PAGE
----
Climate activists destroy Emily Carr’s 1934 maple syrup painting in Vancouver

Two women claiming to be climate activists allegedly vandalized Emily Carr’s painting “Stumps and Sky” at the Vancouver Art Gallery on November 12 and issued a press release. twitter Said it was to demand the termination of the coastal GasLink pipeline in northern BC

Erin Fletcher, 19, and Emily Kelsall of the group Stop Fracking Around were caught on video throwing. Maple syrup It’s like gluing your hand to a gallery wall on a glazed 1934 painting.

Action has been taken.”We hope to draw attention to drilling below the Wedzin Kwa River at Wet’suwet’en in northern BC Canada.” ‘We are in a climate emergency’ press release state.

vancouver police Said Investigation is in progress.

Vancouver Art Gallery says: news release “There is no permanent damage to the artwork.‘ But it ‘condemns this act’.

Don Marshall, a spokesperson for the activist group, said: Said The Globe and Mail that the group mimicked European climate change protesters targeting various high-profile works of art.

The best known is Leonardo da Vinci’s Mona Lisa in Paris.A person wearing a wig and pretending to need a wheelchair as a ploy to gain access to the work threw the cake In a painting protected by bulletproof glass in the Louvre on May 29.


November 11th, two climate activists reportedly I tried to paste myself into Edvard Munch’s 1893 painting The Scream in the Norwegian National Museum in Oslo. The painting was protected by glass, but vandalism left glue residue on the glass. As a result of the incident, the museum closed the room where the painting was displayed.

The Norwegians of Stopp oljeletinga, or Stop Oil Exploration, claimed responsibility for the stunt, saying it was “to pressure parliamentarians to stop oil exploration.”

Spokeswoman Astrid Lem Said Associated Press: “There have been many similar actions across Europe. They have achieved something that no other action has achieved. They have achieved so much coverage and coverage.”

Jointly published by the International Museum Community (ICOM) statement About 100 museum directors signed on November 9 and said: The activists responsible for them severely underestimate the fragility of these irreplaceable objects that must be preserved as part of the world’s cultural heritage. “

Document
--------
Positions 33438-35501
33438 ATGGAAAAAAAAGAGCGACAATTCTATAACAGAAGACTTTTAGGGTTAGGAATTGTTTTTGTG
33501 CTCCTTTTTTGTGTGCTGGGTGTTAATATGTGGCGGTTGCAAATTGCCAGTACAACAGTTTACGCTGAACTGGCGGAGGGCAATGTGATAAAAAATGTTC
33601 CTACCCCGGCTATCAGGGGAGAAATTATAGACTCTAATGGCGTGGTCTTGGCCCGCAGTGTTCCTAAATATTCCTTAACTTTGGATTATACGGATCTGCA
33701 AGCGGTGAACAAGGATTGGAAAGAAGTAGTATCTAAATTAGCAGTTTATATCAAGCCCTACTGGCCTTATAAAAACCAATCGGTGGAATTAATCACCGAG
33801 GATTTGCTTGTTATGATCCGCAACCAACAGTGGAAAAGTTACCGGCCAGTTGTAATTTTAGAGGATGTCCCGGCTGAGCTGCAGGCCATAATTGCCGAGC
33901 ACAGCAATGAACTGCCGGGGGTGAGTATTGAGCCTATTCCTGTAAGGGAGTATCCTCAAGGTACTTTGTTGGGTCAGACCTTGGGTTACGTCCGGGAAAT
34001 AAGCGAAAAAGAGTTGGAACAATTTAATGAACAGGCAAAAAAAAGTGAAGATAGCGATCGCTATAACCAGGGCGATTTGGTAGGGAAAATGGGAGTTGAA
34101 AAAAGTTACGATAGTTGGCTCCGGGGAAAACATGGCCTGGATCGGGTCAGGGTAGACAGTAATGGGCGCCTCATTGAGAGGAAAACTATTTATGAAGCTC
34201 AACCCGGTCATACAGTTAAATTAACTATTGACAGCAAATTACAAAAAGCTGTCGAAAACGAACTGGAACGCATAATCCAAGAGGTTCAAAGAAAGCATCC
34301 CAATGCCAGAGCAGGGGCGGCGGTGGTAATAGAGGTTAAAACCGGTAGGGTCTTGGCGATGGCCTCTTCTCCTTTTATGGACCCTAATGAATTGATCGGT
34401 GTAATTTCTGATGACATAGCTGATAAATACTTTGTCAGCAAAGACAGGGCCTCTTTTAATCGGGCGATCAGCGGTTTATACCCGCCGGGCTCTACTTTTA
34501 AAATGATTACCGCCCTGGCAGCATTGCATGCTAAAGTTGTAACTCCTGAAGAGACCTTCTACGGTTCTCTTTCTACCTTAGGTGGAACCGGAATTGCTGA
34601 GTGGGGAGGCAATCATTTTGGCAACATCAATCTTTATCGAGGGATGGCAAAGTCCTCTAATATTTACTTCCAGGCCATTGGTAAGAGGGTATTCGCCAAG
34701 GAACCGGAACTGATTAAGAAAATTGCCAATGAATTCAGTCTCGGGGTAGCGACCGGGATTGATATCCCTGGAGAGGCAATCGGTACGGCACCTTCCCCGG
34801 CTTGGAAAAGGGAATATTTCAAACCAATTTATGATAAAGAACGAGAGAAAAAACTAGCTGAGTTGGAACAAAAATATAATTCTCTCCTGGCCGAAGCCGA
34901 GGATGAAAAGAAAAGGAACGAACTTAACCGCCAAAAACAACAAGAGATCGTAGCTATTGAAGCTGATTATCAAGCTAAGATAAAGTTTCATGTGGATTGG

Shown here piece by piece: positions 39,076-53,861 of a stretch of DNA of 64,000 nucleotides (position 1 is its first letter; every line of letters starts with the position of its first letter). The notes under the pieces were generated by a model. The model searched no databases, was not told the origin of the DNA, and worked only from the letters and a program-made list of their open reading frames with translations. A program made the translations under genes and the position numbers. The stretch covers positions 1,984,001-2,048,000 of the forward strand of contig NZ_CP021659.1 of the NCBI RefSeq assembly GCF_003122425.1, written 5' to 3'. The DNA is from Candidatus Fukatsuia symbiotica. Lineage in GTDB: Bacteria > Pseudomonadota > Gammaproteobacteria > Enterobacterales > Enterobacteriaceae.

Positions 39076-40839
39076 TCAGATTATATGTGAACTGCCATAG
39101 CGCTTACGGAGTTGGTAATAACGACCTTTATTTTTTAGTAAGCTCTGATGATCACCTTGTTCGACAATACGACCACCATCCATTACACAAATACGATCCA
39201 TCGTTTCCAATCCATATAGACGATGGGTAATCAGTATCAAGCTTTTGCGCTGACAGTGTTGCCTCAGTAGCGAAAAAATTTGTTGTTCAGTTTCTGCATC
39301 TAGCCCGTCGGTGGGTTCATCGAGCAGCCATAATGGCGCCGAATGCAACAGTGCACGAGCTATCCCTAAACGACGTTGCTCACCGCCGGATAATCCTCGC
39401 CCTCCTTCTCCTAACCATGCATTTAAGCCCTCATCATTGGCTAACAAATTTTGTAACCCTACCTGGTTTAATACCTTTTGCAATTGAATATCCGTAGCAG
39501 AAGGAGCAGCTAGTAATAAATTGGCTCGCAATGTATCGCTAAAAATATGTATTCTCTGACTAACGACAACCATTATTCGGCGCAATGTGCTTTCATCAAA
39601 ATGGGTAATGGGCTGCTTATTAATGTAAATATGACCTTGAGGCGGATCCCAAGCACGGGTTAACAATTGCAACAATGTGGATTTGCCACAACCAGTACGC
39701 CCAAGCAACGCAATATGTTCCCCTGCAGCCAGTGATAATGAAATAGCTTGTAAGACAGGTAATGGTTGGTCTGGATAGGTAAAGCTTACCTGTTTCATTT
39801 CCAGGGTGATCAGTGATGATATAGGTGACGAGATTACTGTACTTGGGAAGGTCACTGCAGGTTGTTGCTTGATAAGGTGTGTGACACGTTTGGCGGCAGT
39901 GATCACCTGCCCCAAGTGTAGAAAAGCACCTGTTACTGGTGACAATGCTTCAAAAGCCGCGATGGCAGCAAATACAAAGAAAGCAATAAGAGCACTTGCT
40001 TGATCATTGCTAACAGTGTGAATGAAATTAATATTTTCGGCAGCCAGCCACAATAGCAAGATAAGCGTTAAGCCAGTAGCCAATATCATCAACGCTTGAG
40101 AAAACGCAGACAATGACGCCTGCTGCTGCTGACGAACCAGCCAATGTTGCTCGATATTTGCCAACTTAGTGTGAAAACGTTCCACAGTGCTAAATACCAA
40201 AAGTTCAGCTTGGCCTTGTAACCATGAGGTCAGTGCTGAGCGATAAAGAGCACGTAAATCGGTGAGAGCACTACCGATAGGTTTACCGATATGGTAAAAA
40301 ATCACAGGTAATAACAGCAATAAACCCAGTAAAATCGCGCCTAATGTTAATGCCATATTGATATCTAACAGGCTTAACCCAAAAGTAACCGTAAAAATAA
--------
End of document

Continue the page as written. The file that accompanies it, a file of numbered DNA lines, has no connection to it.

Signatories include the director of the Metropolitan Museum of Art and Guggenheim Museum in New York, the Louvre and Orsay Museum in Paris, the Prado Museum in Madrid, the British Museum and National Gallery in London, and the Berlinish Gallery in Berlin.

Association of Museum Directors based in the United States murmured About the increasing attacks of activists against precious art.

“Attacking a work of art, whether motivated politically, religiously or culturally, cannot be justified.” The ends do not justify the means.”

On October 27th, a man apparently tried to glue his head to a painting of “Girl with a Pearl Earring” by Dutch painter Johannes Vermeer at the Mauritshuis in The Hague, Netherlands. Two Belgian protesters who wore just turn off the oil T-shirt in the incident, was both declared Up to two months in prison, according to ARTnews.

On October 23, protesters Threw The Associated Press reported that at the Barberini Museum in Potsdam, Germany, a glass-enclosed Claude Monet painting was mashed up with mashed potatoes and glued to the wall to protest fossil fuels.

Two British protesters for Just Stop Oil threw tomato soup According to the AP, on October 14, the painting of Vincent van Gogh’s “Sunflowers” in the National Gallery in London stuck to the wall. There were no scratches on the glass painting.

apparently the same group attacked The Daily Mail reported that Leonardo da Vinci’s “The Last Supper” was held at the Royal Academy of Arts in London in July.

Marnie Cathcart


Marnie Cathcart is a reporter based in Edmonton.